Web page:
Dogs are a joy to have in a household, but they can also be a lot of work. One of the most important things you need to do as a dog owner is to housebreak your pet. This means getting them used to going outside to pee and poop. If you’re not sure if your dog is housebroken, don’t worry! We’re here to help. In this blog post, we will discuss the signs that your dog is housebroken and give you some tips on how to fix any issues.
How Do You Know if Your Dog Is Housebroken?
The most obvious sign of a dog that is properly housebroken is one that will indicate to you that its ready to go outside. This can include pacing, sniffing, circling, whimpering, squatting, scratching, or barking near a door. If they can wait a few minutes for you to take them outside, they are definitely housebroken.
Another sign of a properly housebroken dog is that it will not have any accidents in the house. This means no peeing, no pooping, and no chewing on furniture. If your dog is consistently going to the bathroom outside and not having any accidents in the house, then you can consider it to be successfully housebroken.
They may also go towards the door at certain times of the day if you are very consistent about taking them outside at those times. For example, many dogs will start to go towards the door in the morning after they wake up, or when they see their owner getting ready to leave the house. Or they may head to the door to go outside after a meal if they are used to being taken out during these times.
At What Age Are Most Dogs Housebroken?
Almost everyone wants their puppy not to mess up the house. It’s a frustrating process when you think your dog should have figured it out by now. You can expect your pup to be potty trained by 6 months old, but don’t worry if they’re a little behind. The process may take up to a year. Keep in mind that smaller breeds often have smaller bladders, and therefore may need more frequent outdoor breaks than larger breeds.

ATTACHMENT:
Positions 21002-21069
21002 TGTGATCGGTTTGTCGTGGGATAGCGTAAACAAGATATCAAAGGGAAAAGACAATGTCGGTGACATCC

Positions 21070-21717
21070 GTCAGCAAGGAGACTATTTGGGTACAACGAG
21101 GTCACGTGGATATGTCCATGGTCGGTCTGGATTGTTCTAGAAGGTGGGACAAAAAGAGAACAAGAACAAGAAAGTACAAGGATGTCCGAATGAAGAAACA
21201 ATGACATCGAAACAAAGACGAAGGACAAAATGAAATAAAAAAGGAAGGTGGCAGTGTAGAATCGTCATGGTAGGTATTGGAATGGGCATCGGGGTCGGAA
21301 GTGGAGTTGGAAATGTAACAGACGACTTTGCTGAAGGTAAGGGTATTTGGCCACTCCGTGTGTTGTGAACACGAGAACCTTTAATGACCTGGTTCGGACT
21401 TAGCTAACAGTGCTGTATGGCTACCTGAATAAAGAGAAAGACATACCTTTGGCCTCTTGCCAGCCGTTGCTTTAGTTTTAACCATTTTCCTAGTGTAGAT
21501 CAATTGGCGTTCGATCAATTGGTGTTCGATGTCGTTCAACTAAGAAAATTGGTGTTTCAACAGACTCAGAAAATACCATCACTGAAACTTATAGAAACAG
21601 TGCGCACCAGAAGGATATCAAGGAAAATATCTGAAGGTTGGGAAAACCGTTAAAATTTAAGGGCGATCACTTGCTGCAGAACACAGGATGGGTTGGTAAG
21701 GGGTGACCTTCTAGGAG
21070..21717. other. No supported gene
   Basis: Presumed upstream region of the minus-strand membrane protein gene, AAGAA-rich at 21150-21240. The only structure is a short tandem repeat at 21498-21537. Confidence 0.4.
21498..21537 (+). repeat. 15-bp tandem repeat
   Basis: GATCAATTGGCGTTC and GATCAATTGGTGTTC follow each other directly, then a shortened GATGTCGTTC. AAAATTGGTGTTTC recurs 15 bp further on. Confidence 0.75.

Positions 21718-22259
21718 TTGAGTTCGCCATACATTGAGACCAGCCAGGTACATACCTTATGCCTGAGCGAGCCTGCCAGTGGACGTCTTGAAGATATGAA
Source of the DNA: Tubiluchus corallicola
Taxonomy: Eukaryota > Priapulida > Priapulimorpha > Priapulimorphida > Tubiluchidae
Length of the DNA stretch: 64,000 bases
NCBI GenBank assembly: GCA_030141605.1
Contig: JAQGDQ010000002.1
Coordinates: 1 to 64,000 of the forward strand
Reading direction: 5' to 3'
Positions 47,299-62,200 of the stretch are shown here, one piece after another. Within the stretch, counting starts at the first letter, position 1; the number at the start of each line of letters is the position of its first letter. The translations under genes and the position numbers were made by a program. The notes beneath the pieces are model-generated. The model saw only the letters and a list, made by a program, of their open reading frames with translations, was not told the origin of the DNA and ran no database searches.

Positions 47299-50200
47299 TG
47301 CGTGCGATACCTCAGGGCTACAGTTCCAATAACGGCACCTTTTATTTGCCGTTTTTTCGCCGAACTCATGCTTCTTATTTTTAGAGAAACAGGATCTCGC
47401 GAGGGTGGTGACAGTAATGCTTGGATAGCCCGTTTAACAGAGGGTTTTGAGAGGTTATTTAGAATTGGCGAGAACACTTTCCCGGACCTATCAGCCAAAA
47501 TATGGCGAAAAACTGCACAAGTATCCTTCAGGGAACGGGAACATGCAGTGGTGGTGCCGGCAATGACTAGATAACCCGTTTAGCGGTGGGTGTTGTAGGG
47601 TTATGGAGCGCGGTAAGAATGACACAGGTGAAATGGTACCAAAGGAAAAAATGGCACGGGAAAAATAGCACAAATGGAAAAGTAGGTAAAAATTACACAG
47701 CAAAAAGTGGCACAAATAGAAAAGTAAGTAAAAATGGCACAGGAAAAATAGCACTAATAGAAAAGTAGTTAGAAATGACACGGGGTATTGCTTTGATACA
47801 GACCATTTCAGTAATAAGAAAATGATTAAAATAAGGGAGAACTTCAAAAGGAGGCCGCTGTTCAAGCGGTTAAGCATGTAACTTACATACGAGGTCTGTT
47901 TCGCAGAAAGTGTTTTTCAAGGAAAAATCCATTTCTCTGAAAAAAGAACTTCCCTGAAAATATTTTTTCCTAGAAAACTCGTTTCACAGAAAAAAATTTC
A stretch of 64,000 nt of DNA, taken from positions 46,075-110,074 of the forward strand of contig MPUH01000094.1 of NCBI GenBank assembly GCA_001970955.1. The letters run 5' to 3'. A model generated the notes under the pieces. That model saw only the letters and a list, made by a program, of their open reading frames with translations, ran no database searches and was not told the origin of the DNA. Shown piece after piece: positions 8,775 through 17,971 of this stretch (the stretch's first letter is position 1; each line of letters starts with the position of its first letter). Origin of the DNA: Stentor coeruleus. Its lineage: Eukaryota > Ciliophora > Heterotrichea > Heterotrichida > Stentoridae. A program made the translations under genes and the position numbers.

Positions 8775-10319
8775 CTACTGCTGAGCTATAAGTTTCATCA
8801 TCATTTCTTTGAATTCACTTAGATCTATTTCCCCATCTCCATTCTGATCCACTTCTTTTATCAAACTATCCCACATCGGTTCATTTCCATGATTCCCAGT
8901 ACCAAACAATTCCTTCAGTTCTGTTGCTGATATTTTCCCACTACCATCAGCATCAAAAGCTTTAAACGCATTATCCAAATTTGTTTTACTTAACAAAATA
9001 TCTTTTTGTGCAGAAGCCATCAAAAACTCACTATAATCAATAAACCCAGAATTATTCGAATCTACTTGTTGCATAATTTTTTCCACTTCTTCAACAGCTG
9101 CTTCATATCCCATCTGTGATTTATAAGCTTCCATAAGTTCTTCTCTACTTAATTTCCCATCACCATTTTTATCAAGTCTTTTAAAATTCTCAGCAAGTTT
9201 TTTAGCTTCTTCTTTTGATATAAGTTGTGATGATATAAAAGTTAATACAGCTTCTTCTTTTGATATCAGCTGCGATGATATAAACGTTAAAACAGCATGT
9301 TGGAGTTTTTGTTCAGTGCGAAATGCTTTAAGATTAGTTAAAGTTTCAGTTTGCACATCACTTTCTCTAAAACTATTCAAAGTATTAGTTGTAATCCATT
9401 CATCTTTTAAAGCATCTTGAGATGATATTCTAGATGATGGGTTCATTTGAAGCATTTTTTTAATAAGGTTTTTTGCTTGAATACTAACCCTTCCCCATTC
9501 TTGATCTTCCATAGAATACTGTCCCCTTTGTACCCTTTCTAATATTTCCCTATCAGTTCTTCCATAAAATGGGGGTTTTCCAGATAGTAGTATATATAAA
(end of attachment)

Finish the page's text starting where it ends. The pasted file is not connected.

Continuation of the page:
Puppies can’t control their bladders for the first 12 weeks of their lives, so accidents are normal and to be expected. Don’t scold your pup at this time, since that could create a fear of going to the bathroom in front of you.
This is a good time to get them familiar with the area you want them to do their business in. This could be certain spots along a walk or an area in the backyard. If there is another older dog in the household, this can be helpful. The puppy will see the older dog going to the bathroom outside and follow their lead.
By 12 weeks old, your pup should have more control over its bladder. For each month of your pup’s age, they should be able to hold their bladder for one more hour. For example, a 2-month-old dog can hold their bladder for 2 hours, and a 3-month-old dog can hold their bladder for 3 hours.
Of course, this is a rule of thumb and may vary for your dog. Other factors such as excitement or excessive water consumption will obviously affect this timing.
Make sure to take your dog out frequently, especially after meals, first thing in the morning, before bedtime, after spending time in a crate, and after playtime. And remember to praise them when they go potty outside!
To Crate or Not to Crate?
One common method of housebreaking is crate training. This involves confining your dog to a small space such as a crate when you can’t watch them. The idea is that they won’t want to soil their sleeping area, so they will hold it until they are let out. Dogs are den animals and naturally want to keep their space clean.
Crate training can be effective, but it’s important to make sure your puppy likes its crate. This means you shouldn’t crate your puppy as a punishment or leave your pup in the crate longer than is reasonable for it to hold its bladder.